Naftule's Dream
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Naftule's Dream
Live in Florence
Innova (

cd cover There's a good reason why this provocative band from Boston called one of its albums Smash, Clap! Sometimes, their compositions are so edgy and adventuresome that you're given a jolt and might think you're listening to an unusual version of John Coltrane or the Art Ensemble of Chicago. At other times, the melodic strains of legendary klezmer Naftule Brandwein, the once-upon-a-time "King of Jewish Music," appear to leap out unexpectedly and force you to move in time to the music.

The dichotomy is deliberate.

"Industrial Bulgar"
Formed a decade ago as an offshoot from a conventional klezmer revival act, Naftule's Dream functions as an avant garde club, a modernist effort that's part jazz and part brass brand, but one that is laced with fluid rock guitar lines and punchy accordion notes. The Yiddish word for such a stew is cholent, and Naftule's Dream bubbles over.

The idea, as this superb live album makes clear, is to take the klezmer roots heard in Brandwein's traditionalist approach and expand on them. But the Dream - a six-man noisemaker - tries to give the impression that Brandwein suddenly woke in the middle of the night with a discordant vision of what his music might sound like somewhere off in the distant future, a dream where klezmer intermingled so easily with the progressive that it finds a wider audience than he ever imagined.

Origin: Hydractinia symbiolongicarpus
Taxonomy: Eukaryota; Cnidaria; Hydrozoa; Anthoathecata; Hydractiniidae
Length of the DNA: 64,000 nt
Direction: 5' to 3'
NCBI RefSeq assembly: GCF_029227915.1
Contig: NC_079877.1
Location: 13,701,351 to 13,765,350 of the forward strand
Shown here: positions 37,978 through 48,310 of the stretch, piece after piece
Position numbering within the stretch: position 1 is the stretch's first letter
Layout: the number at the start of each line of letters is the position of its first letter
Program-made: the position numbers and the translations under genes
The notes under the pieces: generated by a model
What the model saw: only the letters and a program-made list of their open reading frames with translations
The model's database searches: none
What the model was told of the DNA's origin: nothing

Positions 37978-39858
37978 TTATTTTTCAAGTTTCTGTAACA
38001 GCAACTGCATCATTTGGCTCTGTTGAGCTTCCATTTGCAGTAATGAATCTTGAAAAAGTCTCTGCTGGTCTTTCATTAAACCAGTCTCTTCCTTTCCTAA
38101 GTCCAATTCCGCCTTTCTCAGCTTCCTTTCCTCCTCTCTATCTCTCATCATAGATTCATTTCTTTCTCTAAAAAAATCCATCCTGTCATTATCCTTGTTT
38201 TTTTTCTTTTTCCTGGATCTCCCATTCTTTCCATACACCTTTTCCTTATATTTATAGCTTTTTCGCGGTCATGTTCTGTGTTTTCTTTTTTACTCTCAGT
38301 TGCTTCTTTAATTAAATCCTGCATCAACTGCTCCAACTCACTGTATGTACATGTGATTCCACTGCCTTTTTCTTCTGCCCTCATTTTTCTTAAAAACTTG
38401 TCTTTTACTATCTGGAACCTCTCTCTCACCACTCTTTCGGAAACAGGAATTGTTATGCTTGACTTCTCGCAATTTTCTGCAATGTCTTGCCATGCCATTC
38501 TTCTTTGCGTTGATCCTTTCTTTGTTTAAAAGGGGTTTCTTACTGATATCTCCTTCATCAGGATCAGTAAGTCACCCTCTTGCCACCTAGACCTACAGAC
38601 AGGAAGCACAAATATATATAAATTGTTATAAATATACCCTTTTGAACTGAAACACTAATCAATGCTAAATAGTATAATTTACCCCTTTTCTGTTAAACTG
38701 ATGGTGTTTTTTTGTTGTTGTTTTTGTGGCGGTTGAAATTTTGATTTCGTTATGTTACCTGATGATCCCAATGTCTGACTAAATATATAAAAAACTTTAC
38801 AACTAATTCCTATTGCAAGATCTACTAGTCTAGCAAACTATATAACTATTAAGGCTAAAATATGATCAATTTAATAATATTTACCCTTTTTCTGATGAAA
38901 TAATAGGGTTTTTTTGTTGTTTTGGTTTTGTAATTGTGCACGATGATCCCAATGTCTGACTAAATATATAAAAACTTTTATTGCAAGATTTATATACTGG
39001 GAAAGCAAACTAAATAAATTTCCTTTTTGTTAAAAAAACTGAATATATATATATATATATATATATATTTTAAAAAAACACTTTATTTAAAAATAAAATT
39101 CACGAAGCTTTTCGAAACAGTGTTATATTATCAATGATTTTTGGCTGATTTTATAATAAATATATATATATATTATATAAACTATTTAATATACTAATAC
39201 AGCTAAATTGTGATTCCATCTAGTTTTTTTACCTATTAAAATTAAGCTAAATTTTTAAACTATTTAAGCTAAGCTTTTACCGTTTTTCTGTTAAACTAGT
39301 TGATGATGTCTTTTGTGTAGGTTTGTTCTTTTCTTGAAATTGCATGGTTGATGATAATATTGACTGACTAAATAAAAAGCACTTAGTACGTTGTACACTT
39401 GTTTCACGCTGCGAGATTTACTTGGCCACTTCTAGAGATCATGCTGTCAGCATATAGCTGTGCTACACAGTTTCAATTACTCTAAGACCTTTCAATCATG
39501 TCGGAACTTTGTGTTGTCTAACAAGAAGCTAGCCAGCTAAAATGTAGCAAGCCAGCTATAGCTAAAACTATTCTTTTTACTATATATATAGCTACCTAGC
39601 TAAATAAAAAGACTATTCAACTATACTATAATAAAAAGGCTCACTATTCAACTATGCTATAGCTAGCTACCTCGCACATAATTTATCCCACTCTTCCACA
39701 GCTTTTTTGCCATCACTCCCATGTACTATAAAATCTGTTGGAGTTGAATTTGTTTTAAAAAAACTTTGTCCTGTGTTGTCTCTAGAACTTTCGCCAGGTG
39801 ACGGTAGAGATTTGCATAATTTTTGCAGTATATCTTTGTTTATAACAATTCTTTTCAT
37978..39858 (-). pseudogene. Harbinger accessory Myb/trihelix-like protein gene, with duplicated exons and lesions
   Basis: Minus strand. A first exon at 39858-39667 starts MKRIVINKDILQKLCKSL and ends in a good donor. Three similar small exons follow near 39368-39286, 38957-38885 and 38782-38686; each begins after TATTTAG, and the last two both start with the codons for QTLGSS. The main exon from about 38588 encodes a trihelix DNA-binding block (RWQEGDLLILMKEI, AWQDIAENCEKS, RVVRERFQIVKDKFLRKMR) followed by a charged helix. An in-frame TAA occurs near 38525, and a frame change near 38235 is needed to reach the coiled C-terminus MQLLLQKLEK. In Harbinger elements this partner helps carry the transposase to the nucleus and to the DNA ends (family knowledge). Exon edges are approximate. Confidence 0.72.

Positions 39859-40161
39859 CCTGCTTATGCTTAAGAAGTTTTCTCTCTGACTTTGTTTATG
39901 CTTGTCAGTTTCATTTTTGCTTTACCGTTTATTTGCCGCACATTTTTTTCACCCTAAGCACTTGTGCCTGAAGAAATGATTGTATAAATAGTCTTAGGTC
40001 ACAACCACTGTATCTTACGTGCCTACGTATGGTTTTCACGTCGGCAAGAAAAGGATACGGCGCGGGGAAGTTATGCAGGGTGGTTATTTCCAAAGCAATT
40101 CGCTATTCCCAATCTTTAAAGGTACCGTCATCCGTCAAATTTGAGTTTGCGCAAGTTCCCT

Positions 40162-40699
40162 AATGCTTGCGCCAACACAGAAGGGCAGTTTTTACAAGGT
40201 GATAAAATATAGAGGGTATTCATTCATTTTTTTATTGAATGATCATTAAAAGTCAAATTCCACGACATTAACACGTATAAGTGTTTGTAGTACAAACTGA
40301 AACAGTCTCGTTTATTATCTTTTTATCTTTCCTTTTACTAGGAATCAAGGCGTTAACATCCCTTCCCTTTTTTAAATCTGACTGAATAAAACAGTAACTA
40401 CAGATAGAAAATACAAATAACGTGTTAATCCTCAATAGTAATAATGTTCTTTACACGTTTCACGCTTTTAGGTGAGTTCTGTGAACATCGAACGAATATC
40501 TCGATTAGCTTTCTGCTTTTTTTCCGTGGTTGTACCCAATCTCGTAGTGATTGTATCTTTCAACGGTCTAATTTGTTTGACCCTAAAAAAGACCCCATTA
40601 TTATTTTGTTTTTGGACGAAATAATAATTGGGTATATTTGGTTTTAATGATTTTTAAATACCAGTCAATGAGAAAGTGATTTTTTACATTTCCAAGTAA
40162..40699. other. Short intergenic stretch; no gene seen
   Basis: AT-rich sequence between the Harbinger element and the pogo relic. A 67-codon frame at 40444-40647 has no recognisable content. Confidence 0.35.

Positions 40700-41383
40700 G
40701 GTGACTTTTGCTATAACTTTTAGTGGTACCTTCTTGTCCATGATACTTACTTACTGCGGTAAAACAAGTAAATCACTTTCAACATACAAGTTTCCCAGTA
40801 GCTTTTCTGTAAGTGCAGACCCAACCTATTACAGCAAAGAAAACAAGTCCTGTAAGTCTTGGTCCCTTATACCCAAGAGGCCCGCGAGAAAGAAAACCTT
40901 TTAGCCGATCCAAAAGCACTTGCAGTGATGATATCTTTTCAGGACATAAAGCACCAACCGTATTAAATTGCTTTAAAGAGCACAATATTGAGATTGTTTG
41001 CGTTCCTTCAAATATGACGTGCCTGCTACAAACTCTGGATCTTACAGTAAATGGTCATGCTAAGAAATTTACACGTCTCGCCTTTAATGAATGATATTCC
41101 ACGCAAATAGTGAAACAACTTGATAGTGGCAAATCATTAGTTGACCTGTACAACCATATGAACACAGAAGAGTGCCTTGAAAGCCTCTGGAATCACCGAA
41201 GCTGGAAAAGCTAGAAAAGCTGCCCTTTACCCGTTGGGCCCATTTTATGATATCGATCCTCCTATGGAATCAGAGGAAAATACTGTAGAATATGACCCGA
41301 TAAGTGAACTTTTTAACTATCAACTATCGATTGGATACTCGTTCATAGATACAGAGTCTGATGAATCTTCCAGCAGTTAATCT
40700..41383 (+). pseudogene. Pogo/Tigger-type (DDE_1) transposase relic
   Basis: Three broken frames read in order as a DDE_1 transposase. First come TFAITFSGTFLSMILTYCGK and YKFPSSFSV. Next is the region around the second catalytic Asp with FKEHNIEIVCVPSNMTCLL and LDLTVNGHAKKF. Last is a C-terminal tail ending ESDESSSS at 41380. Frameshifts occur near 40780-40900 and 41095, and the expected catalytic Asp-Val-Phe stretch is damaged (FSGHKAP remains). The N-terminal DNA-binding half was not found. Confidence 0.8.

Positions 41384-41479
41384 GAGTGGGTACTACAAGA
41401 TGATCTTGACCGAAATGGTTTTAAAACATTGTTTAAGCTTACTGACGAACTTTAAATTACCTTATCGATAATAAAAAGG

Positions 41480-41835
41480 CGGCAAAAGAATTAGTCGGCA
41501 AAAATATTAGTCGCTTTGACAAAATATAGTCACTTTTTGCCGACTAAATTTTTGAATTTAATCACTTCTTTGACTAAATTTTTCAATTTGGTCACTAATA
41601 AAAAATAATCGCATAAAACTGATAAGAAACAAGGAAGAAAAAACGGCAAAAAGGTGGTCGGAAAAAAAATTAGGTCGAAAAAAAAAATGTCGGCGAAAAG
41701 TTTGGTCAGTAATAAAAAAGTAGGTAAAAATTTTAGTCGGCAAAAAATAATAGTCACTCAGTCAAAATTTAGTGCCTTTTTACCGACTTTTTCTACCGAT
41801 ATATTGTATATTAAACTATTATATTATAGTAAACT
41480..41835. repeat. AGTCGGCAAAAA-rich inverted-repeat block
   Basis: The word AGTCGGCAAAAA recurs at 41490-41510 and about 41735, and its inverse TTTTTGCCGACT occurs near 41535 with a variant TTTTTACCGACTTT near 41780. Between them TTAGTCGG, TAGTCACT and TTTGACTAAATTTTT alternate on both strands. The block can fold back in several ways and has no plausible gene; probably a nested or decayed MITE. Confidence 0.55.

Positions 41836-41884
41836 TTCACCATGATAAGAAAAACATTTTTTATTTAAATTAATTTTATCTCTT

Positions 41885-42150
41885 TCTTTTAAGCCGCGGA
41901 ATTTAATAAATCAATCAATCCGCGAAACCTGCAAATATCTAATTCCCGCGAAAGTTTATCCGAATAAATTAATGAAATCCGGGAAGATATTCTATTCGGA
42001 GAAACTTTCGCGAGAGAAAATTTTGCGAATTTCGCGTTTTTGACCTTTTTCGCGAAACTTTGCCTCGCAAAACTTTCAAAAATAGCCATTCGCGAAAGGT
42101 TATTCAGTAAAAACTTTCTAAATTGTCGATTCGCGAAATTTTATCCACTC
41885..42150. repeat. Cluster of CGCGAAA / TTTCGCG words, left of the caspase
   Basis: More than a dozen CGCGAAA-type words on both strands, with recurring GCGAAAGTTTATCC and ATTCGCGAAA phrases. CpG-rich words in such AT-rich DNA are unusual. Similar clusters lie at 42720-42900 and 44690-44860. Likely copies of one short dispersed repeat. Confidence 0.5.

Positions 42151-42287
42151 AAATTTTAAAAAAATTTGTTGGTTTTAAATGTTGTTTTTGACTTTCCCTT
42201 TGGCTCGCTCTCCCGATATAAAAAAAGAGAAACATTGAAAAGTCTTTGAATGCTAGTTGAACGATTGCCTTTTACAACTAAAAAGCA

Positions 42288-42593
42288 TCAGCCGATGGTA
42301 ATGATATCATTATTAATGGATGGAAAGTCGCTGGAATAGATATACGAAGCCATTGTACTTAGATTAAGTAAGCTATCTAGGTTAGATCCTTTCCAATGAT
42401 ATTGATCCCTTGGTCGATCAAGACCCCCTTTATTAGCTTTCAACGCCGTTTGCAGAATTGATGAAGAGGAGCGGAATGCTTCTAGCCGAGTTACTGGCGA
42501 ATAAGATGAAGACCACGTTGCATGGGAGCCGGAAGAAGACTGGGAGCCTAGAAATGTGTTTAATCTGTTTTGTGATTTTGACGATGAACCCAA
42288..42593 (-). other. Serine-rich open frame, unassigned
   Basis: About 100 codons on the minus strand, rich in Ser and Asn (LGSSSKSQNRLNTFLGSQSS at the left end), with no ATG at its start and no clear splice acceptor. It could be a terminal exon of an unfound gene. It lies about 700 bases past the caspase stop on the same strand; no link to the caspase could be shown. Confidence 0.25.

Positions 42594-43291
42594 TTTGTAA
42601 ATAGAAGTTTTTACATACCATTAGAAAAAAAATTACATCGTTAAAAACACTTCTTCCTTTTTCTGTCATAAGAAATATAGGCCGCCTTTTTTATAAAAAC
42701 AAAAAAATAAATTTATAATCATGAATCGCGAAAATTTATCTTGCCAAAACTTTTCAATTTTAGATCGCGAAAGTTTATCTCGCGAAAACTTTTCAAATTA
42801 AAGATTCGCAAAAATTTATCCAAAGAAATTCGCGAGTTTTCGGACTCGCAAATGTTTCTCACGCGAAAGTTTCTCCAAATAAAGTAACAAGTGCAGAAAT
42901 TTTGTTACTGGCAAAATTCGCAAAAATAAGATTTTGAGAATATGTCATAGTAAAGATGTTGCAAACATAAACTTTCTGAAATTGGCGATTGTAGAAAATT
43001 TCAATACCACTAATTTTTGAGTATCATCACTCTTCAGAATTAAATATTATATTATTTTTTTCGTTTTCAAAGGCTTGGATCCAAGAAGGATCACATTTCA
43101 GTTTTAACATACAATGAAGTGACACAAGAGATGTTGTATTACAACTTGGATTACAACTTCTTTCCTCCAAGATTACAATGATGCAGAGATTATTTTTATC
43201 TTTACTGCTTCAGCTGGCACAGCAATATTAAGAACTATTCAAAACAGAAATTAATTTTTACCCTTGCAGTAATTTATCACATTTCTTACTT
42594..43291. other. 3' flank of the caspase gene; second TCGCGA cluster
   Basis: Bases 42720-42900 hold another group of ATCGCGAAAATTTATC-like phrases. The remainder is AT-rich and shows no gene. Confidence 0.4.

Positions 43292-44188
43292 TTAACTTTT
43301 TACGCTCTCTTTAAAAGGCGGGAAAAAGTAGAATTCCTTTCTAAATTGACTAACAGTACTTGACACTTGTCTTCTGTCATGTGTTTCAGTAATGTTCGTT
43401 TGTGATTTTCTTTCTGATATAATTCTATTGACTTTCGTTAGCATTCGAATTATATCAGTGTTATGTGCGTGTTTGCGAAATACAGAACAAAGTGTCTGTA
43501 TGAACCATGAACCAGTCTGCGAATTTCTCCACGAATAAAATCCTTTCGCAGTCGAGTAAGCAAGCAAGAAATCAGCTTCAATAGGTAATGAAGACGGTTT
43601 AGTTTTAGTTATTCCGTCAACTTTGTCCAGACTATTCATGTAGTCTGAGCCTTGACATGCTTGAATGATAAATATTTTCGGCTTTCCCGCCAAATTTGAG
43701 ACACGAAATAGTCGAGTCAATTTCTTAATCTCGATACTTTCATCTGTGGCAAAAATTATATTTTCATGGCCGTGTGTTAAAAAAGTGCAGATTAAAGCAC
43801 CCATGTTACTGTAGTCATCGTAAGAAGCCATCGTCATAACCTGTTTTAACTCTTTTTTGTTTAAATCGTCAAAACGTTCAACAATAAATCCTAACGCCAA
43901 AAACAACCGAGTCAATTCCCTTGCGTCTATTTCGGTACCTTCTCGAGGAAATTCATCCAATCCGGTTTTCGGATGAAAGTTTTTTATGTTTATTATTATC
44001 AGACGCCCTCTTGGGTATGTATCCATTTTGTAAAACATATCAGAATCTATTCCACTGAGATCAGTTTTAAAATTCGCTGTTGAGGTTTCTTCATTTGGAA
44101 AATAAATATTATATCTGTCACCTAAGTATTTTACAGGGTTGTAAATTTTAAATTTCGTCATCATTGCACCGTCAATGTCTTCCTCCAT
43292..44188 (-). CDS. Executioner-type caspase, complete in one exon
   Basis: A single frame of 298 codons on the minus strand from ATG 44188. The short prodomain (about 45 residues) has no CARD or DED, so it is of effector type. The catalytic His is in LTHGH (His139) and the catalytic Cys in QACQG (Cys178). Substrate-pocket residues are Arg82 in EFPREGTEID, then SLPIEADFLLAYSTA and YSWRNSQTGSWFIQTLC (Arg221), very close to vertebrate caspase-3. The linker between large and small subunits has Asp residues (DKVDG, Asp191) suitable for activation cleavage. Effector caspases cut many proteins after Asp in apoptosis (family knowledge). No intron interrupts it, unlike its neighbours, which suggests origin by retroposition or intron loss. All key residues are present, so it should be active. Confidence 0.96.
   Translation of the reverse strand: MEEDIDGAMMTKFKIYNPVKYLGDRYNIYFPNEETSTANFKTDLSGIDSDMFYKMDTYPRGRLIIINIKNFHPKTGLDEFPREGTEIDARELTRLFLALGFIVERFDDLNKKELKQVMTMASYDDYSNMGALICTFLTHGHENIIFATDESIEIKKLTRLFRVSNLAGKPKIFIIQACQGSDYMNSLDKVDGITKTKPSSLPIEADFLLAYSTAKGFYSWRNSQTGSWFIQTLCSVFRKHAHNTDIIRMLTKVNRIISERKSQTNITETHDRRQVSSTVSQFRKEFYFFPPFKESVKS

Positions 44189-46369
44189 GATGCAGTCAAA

This explains the free-form jazz that characterizes the opening track, "Free Klez, I-IV." At nearly 9 minutes, the composition veers about as far away from traditional klezmer as anyone has ever gotten, while still infusing the music with klezmer flourishes. Slightly more structured approaches are heard on the album's other tracks, although "Dirge Sirba," a mesmerizing rave-up, begins with some raucous electric guitar that is reminiscent of Jimi Hendrix. The most accessible tune is called "A Friend of Kafka," with a sweet melody that gradually evolves into something that sounds slightly disturbing; a fitting outcome, given the title.

Several of these numbers have appeared on previous releases. But what makes this collection so compelling is the way Naftule's Dream so thoroughly performs its compositions, wringing every possible emotion out of their instruments, before a live audience. That's often the best way to enjoy klezmer, or whatever you may be tempted to call Naftule's Dream; sizzling, provocative, imaginative playing that keeps a crowd fixated. Brandwein would have been captivated. - Ed Silverman

"Industrial Bulgar" (p(c)2002 Innova / Michael McLaughlin, used by permission

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